J.K. Rowling's decision to sell her Harry Potter e-books directly to consumers across every reading device (assuming she can conclude the necessary agreements which, given the stakes, seems inevitable) is a very big deal—in all the meanings of the term. Rowling has sold 450 million books worldwide to date in seventy languages—$7 billion in sales, according to the Wall Street Journal. This is only the beginning of what is certain to be a lasting demand for the series, as young readers reach the age when they launch into the spell that so enraptured the first generation to encounter the seven books as Rowling released them to mounting popularity and excitement.
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What we didn't know about Rowling is that she is as brilliant (or shrewdly advised) a businesswoman as she is a storyteller. As other authors turned over their digital rights to publishers—including superstars such as James Patterson and John Grisham—Rowling held back, allowing the books to be sold only in printed and audio versions. Now, Rowling has made her move with the announcement last month that, after a test version this summer and the release of the last of the films—Harry Potter and the Deathly Hallows, Part 2—she would begin selling the e-book versions of the Potter novels in multiple languages through a freely accessible site called Pottermore. She also plans to supplement the books with substantial new content and other enhancements bound to attract an enormous audience.
Rowling's decision to share some of the proceeds of the book sales with her print publishers—Bloomsbury in the United Kingdom and Scholastic in the United States—is another measure of her careful management of this breakthrough in marketing strategy. While the digital sales through the site are likely to be huge, the printed books have a very long way to go before they are no longer a major asset to Rowling, her publishers, and booksellers. Pottermore is a guaranteed success, once details are worked out with the major e-book retailers including Amazon, Barnes & Noble, Apple, Google, and Sony, which may well have been done by the time you read this piece. The big question is how significantly Pottermore will impact the rest of the book trade.
There are major rumblings across the spectrum of authors, agents, and digital booksellers—especially Amazon—about ways to sidestep the traditional retail channels, with the clear intent of pulling a substantially larger share of sales proceeds than they have in the past. Rowling's initiative is bound to encourage other major authors to press for a greater portion of revenues than they have received so far, with the implied "threat" of breaking away from their long-time partners and going direct to consumers.
Rowling's Harry Potter series is a unique commodity in the modern book trade because of the scale of her international success combined with the movies that have earned another $7 billion plus in sales. The Potter franchise has surpassed other recent literary phenomena such as Stephanie Meyer's blockbuster vampire books in large part because of Rowling's savvy unveiling of both the content of the books and the packaging of them. Predictably, the reaction to Rowling's announcement provoked alarm among some booksellers. "Brick and mortar stores are taking a lot of bullets and there's a limit to how many bullets we can take," Roxanne Coady, the outspoken owner of R. J. Julia booksellers in Madison, Connecticut, told the Associated Press. Although Coady's store is one of the 200 independents that now sell e-books through Google, she still sees the digital surge as an overwhelming challenge to retail booksellers in general: "If the sellers of the Rowling e-books are saying they don't need brick and mortar stores, then that's the result you'll get," she said.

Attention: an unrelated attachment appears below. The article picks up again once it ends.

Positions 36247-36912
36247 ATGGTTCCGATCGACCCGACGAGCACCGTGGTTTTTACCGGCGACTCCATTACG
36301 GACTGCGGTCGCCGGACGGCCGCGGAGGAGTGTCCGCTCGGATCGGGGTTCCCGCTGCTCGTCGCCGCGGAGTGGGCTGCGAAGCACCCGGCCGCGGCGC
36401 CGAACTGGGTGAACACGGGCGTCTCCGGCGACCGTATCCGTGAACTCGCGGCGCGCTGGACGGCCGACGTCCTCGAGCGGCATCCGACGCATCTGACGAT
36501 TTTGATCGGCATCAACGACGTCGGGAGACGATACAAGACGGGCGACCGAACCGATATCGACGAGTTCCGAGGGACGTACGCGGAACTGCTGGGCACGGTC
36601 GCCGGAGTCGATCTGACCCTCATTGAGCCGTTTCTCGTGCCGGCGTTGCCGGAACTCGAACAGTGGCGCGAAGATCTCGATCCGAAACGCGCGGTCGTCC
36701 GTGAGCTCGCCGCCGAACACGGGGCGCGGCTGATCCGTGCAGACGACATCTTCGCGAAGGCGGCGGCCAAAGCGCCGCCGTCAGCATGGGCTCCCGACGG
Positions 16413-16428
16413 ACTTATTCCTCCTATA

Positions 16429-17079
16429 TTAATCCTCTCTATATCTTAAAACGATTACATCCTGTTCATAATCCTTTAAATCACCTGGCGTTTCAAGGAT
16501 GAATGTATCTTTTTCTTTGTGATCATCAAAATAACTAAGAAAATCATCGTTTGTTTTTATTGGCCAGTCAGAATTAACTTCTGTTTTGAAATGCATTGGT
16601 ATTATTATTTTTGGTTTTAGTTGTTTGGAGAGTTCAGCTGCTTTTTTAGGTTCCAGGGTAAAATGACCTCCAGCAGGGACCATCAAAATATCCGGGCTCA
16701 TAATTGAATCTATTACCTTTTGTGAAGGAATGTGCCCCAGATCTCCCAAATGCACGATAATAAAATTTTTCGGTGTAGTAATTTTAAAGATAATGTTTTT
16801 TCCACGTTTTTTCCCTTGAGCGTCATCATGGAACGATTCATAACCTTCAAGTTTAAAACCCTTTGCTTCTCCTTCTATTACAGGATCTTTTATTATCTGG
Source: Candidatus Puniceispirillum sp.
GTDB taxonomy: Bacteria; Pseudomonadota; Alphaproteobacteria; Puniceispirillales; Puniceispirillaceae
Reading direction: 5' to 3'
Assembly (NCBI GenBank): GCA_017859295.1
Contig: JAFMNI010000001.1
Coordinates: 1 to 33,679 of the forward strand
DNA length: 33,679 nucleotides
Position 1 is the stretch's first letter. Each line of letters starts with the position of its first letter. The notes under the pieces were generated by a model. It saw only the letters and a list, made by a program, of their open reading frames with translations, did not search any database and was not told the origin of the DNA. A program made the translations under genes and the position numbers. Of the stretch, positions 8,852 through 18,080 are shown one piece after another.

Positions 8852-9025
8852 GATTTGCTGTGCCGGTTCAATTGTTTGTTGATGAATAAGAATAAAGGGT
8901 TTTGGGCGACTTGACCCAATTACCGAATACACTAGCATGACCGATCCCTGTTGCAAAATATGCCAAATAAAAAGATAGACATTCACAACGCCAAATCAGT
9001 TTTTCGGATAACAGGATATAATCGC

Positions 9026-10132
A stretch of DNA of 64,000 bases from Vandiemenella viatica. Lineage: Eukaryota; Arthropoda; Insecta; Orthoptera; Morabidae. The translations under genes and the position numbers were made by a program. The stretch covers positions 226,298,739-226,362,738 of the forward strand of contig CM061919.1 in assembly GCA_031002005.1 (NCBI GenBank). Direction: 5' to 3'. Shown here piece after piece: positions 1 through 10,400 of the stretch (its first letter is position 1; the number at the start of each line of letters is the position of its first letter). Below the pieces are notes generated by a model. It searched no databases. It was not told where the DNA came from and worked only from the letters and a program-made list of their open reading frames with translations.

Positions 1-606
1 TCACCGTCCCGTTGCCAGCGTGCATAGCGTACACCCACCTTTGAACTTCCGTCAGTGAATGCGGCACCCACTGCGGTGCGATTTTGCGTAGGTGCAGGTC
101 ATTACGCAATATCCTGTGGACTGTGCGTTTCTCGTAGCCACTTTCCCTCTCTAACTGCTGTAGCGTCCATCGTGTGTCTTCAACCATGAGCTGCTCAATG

Writing in Publishers Weekly, Rachel Deahl took a cooler view: "Many people who work in publishing think that as interesting as Pottermore is, the endeavor says less about the future of book publishing than about the singular status of a very wealthy author who has the inclination and means to build her own brand." One major factor is that publishers no longer forgo digital rights when acquiring books, as Rowling's publishers did. Her original contracts long predated the explosive arrival of e-books. As Deahl pointed out, Rowling, then an unknown, contracted with Bloomsbury, which considered digital rights to be irrelevant, and Scholastic simply modeled its contract on the British one.
Rowling is so formidable a force that booksellers, no matter how they react to Pottermore, can hardly risk downgrading their support for the printed series. In fact, on the day that Rowling made her announcement, Barnes & Noble linked to her video as part of its promotion of the series and highlighted, as they now do in every way, the B&N Nook. But however the Pottermore distribution model eventually turns out, it is another giant step in the transformation of the book business. The most recent major survey of adult readers, conducted by the Pew Internet Project, showed that the numbers with an e-book reader had doubled from 6 percent to 12 percent in six months from November 2010 to May 2011. As an interesting aside, the increase in tablet ownership has been significantly slower.
Storybook franchises, especially those for children and teenagers, already have a history to be reckoned with. The great Disney empire started with a 1933 black-and-white short about a mouse named Mickey. So Pottermore, for all the attention it has justifiably received, is a significant development with unforeseen consequences, like so much else in this turbulent era for the world of publishing.
Image: David Cheskin / AP